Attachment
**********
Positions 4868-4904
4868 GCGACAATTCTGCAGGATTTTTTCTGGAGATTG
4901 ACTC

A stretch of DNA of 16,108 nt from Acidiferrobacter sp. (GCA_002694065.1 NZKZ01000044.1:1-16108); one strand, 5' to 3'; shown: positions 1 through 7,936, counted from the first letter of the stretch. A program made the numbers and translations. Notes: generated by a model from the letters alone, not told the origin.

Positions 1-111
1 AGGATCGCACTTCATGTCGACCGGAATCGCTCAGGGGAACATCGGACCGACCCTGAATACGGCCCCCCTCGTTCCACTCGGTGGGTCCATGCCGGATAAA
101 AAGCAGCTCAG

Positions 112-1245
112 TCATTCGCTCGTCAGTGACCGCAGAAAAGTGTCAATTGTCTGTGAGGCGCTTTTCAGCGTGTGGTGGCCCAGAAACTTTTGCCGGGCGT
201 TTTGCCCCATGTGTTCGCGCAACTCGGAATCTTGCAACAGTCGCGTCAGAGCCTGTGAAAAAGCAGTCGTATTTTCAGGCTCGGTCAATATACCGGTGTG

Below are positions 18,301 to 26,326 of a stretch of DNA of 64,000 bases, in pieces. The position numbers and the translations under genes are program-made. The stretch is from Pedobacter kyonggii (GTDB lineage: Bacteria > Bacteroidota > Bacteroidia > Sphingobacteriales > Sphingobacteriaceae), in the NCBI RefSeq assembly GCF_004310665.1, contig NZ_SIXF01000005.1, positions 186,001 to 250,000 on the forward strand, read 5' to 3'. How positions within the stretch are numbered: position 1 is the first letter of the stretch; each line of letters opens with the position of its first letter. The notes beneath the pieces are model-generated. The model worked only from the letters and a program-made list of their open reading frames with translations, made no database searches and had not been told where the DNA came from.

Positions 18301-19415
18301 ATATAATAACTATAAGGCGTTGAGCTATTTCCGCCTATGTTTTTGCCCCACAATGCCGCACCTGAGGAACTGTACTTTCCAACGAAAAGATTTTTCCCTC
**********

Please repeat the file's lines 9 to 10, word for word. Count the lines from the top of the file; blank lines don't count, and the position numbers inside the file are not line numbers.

112 TCATTCGCTCGTCAGTGACCGCAGAAAAGTGTCAATTGTCTGTGAGGCGCTTTTCAGCGTGTGGTGGCCCAGAAACTTTTGCCGGGCGT
201 TTTGCCCCATGTGTTCGCGCAACTCGGAATCTTGCAACAGTCGCGTCAGAGCCTGTGAAAAAGCAGTCGTATTTTCAGGCTCGGTCAATATACCGGTGTG